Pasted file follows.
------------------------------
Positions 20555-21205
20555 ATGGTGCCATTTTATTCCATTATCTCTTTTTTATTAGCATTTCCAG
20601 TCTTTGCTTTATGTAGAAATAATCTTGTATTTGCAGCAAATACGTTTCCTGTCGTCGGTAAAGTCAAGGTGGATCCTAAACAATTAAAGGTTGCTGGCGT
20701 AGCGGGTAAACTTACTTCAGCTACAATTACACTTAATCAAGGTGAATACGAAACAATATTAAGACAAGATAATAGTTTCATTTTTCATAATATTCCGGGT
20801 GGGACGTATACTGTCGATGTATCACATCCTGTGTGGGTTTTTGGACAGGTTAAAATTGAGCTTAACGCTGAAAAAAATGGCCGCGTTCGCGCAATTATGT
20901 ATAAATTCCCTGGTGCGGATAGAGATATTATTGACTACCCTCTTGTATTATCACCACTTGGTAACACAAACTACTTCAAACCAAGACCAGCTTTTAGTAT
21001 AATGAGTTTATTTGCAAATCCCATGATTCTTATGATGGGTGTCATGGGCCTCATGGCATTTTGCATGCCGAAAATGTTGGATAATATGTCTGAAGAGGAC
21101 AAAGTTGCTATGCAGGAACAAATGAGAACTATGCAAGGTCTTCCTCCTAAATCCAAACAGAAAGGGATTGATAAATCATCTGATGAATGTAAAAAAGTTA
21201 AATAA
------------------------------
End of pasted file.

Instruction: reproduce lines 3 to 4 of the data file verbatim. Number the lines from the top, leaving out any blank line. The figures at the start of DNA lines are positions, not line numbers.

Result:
20601 TCTTTGCTTTATGTAGAAATAATCTTGTATTTGCAGCAAATACGTTTCCTGTCGTCGGTAAAGTCAAGGTGGATCCTAAACAATTAAAGGTTGCTGGCGT
20701 AGCGGGTAAACTTACTTCAGCTACAATTACACTTAATCAAGGTGAATACGAAACAATATTAAGACAAGATAATAGTTTCATTTTTCATAATATTCCGGGT